The hieroglyphic hermeneutic is critical to comprehending what Phelps and Smith understood of their Egyptian project and points to the mystical correspondence that supported the harmonies Smith sought.
Or as Richard Bushman summarized: “If we follow Samuel Brown’s analysis, Joseph Smith and William W. Phelps stood with Emerson and Reed in the symbolic school of Egyptian interpretation.” Terryl Givens’ and Brian Hauglid’s chapter on Abraham in their recent book takes the same approach: “We cannot begin to comprehend the motive and mechanics behind Smith’s production of the Book of Abraham if we do not see his work in the context of a linguistic mystery that was in his day still more enshrouded in the high romance of ancient religion and priestly powers than in the scholarly efforts of academicians and royal institutes.” In the section “The Hieroglyph before Champollion,” they state: “Smith or those working to assemble the grammar and alphabet appear to have been operating within the existing cultural assumptions of the time about how hieroglyphs concisely embedded substantial discursive meaning.”
In the introduction to the GAEL for the Joseph Smith Papers, Robin Jensen and Brian Hauglid also note the lack of influence from Champollion in these terms: “Indeed, in America in the 1830s and 1840s, Champollion’s findings were available only to a small group of scholars who either read them in French or gleaned them from a limited number of English translations or summaries. There is no evidence that Joseph Smith or his associates had read contemporary works of French or English Egyptological scholarship, but they nevertheless seemed to approach the papyri with many assumptions that were espoused by scholars who wrote before Champollion.”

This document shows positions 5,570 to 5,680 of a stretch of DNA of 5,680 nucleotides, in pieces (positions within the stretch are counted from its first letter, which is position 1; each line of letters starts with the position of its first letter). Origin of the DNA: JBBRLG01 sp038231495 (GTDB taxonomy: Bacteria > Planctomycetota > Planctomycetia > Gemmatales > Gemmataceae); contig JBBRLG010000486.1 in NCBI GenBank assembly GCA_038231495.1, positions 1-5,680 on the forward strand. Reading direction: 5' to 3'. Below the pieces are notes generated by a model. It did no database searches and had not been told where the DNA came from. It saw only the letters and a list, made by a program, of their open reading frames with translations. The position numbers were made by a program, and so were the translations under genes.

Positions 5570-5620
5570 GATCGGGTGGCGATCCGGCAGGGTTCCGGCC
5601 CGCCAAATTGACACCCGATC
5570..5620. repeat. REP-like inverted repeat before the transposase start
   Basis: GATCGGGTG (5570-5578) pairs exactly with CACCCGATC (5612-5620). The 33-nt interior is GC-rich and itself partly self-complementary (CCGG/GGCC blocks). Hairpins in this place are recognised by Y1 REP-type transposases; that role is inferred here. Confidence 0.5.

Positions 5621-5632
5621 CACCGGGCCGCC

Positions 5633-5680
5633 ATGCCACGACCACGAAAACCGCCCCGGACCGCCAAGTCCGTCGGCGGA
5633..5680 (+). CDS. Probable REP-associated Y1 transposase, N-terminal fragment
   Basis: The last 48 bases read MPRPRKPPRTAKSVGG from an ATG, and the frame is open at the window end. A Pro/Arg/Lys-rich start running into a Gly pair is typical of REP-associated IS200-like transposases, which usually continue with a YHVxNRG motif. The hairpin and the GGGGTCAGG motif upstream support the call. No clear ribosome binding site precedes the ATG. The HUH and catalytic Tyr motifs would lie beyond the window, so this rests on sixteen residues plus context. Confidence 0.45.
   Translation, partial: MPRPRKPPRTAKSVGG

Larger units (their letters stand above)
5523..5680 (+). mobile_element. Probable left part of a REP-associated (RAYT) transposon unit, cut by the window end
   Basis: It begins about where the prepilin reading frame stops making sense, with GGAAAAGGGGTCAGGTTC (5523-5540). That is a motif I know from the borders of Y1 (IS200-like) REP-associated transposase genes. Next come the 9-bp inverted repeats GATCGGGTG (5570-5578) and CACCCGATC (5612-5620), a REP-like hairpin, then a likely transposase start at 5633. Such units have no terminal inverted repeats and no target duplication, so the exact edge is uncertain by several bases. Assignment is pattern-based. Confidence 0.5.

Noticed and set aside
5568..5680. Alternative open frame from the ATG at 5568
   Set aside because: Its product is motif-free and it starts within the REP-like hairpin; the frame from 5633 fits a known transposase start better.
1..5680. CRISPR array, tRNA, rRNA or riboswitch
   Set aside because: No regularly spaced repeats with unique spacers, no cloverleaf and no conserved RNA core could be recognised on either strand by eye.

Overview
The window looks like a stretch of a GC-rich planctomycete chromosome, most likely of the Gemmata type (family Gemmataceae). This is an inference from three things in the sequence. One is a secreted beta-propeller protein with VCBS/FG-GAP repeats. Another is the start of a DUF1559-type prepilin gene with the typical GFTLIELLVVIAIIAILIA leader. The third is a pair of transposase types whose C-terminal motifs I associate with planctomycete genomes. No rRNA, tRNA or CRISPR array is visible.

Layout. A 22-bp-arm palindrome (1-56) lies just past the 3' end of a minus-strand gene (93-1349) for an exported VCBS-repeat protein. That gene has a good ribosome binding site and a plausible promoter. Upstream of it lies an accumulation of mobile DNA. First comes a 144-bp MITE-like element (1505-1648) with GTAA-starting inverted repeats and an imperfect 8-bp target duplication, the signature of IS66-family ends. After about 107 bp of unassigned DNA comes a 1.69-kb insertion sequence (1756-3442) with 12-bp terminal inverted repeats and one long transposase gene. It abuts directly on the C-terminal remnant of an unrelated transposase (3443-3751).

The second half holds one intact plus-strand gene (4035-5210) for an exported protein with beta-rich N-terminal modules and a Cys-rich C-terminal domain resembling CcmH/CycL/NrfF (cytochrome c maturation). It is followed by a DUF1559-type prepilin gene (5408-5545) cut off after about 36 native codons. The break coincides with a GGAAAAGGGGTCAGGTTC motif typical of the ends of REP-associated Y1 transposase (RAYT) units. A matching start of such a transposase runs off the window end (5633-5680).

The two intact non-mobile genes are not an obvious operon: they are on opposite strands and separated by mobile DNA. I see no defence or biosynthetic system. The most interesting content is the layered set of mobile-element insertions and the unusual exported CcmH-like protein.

Only Jeff Lindsay has seriously questioned this idea, pointing out that Champollion and his work on deciphering hieroglyphics were too well known in the United States for Joseph Smith and his associates to have been entirely unaware of them, conceding only that “Of course, the technical details of Champollion’s work were not widely known.”
To add another source documenting widespread awareness of Champollion’s accomplishment to the ones provided by Lindsay, here’s an excerpt of anonymous verse that appeared on the first page of The Friend, a Quaker devotional and literary magazine published in Philadelphia in 1830:
Ill-fated clime! as turns the mournful eye
O’er the sad wrecks of glory long gone by,
How oft will memory former days recall,
When science flourish’d in the lordly hall,
When learning and the arts in union bland,
Shed their full lustre o’er thy happy land.
Their proud memorials still in strength sublime
Glow in bright contrast with thy darker time:—
Still tell of former greatness—yet in vain!
On ears unheeding swells the solemn strain;
Dim o’er their treasures hangs the veil of night.
Till, lo! Champollion comes, and all is light.
The tombs their mystic secrets see revealed,
Their sacred records the papyri yield;
Temple and palace, obelisk and fane,
Proclaim the wonders of their ancient reign.
Tell they not now of Egypt’s early time?
Speak they not loud Jehovah’s power sublime?
How, loved of Heaven, the patriarch Abraham came?